Gulf: diabetes. The prevalence
of this disease across the Gulf
has led Kuwait to focus its efforts on developing both medical and lifestyle solutions. This
includes the establishment of
world-class research institutions, including Kuwaits Dasman Diabetes Institute.
New Director General of the
Institute, Dr. 2ais S. Al Duwairi, says community engagement is a key factor in prevention and treatment.
We encourage communitybased research in order to actively involve the community
and directly benefit the people
enrolled in the study. Seminars
are steered to continuously
keep the public up-to-date with
the latest discoveries of the
management and treatment of
diabetes. Furthermore, we of-

Sheikh Mohammed bin Abdullah


Al Thani, General Manager and
CEO, Ooredoo

Salman Bin Abdulaziz Al-Badran,


CEO, VIVA

Dr. 2ais S. Al Duwairi, Director General, Dasman Diabetes Institute

fer complimentary healthcare


and medical services to the
public, including the distribution of medicine and insulin
pumps to those in need. I believe this is all reflective on the
Kuwaiti culture entirely, as the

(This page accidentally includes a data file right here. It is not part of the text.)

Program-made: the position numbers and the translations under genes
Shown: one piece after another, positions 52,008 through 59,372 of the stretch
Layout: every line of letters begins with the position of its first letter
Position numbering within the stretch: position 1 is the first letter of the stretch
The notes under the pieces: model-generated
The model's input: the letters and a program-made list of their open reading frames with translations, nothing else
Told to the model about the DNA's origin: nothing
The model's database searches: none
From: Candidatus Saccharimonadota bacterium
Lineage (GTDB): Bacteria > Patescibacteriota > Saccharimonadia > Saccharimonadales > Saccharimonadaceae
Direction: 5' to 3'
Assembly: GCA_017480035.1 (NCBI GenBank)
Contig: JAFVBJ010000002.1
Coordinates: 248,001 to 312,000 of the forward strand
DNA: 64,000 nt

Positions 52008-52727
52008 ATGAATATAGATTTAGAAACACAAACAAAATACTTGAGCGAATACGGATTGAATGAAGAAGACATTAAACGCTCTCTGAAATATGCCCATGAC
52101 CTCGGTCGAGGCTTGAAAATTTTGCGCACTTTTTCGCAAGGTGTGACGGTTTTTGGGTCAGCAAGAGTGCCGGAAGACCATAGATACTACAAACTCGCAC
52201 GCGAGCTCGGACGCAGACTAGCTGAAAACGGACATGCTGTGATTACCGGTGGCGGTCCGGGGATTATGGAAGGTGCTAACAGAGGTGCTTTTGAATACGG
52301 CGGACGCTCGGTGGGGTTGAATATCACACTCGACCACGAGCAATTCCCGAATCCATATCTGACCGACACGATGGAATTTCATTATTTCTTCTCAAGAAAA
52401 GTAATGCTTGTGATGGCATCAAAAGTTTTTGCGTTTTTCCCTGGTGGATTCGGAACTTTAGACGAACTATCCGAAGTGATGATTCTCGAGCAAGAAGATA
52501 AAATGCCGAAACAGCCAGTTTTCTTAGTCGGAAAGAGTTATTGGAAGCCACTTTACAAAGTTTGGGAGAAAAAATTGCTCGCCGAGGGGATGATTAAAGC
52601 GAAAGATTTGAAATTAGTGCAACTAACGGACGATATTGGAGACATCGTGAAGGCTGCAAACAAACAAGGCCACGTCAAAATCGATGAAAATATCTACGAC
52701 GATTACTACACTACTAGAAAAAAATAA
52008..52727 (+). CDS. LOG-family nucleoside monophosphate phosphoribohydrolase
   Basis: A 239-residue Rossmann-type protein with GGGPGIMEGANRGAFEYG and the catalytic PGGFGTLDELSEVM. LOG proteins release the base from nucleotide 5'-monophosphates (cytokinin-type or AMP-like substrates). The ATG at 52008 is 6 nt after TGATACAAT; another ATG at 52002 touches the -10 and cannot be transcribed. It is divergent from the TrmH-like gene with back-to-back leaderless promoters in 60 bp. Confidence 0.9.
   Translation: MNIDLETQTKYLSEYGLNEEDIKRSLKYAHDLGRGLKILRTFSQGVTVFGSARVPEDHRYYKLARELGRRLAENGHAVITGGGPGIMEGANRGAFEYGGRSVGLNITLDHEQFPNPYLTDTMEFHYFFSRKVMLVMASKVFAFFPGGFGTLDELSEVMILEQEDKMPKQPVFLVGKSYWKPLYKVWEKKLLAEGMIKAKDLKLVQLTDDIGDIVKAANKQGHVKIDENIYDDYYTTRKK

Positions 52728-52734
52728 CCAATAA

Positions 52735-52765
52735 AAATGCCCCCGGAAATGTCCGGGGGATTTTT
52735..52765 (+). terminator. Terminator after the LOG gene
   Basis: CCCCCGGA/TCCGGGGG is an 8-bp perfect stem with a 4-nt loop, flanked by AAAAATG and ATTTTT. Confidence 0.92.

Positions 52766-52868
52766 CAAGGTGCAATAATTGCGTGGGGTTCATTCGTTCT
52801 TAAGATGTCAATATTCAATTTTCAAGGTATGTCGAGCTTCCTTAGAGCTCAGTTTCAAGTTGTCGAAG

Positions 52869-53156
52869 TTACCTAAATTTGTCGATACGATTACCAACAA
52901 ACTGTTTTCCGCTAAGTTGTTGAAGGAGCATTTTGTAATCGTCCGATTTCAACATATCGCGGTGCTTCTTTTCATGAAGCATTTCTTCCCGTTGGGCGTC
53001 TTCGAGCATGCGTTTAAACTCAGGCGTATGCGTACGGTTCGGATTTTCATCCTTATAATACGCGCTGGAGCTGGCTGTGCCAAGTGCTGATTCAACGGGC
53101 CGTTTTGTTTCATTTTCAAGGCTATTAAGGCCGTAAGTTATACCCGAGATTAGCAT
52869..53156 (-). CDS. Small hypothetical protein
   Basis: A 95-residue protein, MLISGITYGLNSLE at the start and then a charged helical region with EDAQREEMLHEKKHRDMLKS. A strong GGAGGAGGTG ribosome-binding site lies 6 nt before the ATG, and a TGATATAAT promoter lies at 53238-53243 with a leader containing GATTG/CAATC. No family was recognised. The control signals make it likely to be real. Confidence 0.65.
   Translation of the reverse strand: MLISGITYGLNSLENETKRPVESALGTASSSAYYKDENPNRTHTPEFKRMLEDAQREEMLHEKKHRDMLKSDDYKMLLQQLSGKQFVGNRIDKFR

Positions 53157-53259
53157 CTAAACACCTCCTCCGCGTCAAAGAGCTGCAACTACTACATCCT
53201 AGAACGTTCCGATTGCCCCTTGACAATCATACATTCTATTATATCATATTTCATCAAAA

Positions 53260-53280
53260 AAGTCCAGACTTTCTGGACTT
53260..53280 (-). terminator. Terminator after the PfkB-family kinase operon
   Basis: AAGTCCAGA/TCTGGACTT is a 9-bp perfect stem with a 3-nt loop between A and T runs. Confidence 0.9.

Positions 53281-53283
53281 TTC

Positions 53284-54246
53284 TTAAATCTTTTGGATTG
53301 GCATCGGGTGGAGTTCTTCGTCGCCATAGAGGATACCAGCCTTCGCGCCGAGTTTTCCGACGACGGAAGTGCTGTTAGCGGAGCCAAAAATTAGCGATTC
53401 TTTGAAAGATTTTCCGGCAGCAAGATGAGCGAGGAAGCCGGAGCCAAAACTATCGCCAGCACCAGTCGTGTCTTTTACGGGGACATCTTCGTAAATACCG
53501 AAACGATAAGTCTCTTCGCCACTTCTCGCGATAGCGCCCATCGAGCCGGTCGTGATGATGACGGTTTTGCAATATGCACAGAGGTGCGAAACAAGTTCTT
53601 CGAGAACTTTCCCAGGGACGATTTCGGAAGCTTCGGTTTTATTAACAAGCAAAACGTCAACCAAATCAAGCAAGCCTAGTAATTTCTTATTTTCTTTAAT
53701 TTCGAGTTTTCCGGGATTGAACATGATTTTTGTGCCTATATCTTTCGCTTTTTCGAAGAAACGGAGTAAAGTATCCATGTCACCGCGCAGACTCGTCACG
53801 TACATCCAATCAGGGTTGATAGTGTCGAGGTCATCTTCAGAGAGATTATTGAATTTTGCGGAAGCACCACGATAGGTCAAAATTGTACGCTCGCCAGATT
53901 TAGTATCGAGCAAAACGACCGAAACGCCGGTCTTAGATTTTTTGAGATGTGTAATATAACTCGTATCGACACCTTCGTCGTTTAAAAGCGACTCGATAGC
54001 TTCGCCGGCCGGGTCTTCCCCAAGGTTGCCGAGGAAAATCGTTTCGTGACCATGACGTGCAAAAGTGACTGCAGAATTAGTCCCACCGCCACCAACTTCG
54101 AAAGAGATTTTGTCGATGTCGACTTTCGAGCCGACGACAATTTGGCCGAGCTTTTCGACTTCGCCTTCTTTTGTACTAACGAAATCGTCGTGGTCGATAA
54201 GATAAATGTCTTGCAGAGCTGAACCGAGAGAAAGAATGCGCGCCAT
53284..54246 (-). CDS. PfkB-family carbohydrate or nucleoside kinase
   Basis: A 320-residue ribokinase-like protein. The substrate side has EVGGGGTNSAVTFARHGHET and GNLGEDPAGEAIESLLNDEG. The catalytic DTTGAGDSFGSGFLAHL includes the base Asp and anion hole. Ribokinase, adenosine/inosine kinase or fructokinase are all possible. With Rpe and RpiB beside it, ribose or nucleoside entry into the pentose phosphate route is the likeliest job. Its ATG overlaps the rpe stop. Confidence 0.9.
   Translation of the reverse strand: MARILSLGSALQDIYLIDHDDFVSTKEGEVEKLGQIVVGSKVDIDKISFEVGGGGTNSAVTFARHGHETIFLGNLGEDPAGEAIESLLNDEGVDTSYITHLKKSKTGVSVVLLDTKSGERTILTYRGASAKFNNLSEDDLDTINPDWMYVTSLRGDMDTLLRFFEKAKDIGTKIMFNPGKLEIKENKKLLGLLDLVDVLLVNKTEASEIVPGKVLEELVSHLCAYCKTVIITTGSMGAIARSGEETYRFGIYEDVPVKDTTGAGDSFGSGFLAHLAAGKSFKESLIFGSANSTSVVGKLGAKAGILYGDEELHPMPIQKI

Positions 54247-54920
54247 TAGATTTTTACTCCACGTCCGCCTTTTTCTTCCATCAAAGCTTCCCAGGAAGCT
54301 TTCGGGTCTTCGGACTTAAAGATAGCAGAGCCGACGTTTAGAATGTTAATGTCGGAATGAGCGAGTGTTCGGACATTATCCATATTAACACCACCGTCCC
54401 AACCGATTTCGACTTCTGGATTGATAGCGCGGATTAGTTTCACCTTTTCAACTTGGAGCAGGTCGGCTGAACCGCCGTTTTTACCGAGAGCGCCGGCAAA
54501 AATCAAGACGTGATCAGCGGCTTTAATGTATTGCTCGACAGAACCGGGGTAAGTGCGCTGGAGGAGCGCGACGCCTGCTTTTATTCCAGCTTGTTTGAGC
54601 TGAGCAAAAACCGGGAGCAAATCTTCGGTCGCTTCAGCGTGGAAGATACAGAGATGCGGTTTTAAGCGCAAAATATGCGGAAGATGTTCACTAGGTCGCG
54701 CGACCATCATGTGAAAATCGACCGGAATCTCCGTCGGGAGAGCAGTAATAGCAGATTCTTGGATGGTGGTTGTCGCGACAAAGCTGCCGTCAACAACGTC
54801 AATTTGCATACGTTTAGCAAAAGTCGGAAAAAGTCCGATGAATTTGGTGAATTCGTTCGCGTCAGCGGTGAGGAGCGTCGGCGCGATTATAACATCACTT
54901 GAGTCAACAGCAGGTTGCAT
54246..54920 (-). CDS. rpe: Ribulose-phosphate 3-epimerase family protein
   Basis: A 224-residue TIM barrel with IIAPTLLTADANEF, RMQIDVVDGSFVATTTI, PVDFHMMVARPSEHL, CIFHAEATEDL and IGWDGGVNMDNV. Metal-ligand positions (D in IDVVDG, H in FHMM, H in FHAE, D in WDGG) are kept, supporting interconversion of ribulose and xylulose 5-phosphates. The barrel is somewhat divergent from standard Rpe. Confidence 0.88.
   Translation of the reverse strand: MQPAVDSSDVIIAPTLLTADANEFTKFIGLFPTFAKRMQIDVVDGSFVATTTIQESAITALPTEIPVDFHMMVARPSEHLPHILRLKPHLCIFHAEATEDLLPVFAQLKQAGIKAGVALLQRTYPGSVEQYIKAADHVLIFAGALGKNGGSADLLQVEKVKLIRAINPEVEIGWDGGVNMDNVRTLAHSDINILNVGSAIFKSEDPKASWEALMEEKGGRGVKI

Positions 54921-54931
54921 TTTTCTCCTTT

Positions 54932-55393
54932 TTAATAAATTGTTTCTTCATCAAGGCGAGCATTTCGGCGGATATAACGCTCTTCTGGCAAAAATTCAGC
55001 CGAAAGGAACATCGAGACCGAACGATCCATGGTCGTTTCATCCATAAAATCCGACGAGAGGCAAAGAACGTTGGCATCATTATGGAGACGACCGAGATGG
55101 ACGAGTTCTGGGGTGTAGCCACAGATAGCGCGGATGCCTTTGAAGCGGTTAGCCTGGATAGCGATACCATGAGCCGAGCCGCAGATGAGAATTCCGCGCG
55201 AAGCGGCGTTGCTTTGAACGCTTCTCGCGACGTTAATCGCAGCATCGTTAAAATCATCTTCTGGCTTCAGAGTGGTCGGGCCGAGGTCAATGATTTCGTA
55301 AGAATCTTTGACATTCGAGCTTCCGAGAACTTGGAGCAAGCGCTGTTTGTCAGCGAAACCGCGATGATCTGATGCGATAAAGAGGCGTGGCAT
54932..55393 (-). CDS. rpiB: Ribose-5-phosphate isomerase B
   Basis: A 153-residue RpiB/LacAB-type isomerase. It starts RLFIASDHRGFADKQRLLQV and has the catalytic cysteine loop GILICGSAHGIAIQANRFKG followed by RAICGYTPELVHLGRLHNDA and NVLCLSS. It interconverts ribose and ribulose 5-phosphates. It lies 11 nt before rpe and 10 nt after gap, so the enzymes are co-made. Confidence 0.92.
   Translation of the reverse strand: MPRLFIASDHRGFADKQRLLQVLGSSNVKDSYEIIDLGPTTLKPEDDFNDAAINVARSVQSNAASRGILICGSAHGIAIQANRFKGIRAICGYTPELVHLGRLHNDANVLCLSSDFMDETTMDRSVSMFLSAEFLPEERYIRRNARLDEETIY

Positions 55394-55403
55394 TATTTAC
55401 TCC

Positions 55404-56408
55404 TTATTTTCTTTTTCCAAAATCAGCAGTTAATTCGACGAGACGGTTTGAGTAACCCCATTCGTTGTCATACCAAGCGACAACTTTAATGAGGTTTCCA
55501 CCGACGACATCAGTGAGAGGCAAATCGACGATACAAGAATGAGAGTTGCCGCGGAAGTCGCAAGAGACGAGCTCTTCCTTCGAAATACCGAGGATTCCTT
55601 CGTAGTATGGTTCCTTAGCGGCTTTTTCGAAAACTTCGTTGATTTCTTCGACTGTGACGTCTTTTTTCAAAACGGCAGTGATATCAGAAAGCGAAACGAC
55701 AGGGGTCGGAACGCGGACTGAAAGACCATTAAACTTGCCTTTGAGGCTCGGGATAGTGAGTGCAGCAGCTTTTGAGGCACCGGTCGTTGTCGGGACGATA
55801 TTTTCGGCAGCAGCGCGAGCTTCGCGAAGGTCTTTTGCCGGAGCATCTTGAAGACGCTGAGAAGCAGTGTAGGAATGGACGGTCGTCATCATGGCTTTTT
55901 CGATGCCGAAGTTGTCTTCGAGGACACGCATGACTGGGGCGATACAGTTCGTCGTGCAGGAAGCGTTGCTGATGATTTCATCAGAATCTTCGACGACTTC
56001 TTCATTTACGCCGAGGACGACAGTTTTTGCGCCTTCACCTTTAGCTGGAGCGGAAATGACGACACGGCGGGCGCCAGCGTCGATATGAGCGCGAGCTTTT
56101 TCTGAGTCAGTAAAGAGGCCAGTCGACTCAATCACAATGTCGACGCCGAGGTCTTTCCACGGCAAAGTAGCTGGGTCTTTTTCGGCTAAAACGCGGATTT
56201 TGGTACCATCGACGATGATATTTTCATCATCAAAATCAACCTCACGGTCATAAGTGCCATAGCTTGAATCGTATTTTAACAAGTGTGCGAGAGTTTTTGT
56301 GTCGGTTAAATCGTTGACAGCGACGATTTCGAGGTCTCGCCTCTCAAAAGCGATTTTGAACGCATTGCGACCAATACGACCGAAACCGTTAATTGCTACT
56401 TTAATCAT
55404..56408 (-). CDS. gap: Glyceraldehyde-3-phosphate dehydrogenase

country may be small in size,
but its contributions are ones
that potentially save lives.
Promoting gender equality
Cooperation across the region
in education is also having a
transformational effect on
lifestyle and culture, which is
perhaps best exemplified by
the work of Kuwaits Arab
Open University. Increasingly
the university is working to
change perception of gender
stereotypes and increase the
presence of women in leadership roles in the Arab world.
Describing the situation,
Professor Moudi Al-Humoud,
Rector of The Arab Open
University (herself a former
minister) is outspoken on the
topic. As she told our correspondents, The question of
womens empowerment is top
on our agenda. In Kuwait, and
in the Arab region in general,
women have great potential to
help in the growth and development of their societies. But,
in general, governments are
not taking womens empowerment seriously. Females form
the majority of the student
population in universities: such
resources need to be utilized
more effectively.
Therefore, there is no excuse, and the empowerment of
women is irreversible. Empowering here means that women
have to be more involved in
the decision-making process
at the government ministerial
level, the undersecretary level,
and consultation bodies in the
country We are trying to provide a role model; that is, Arab

The banking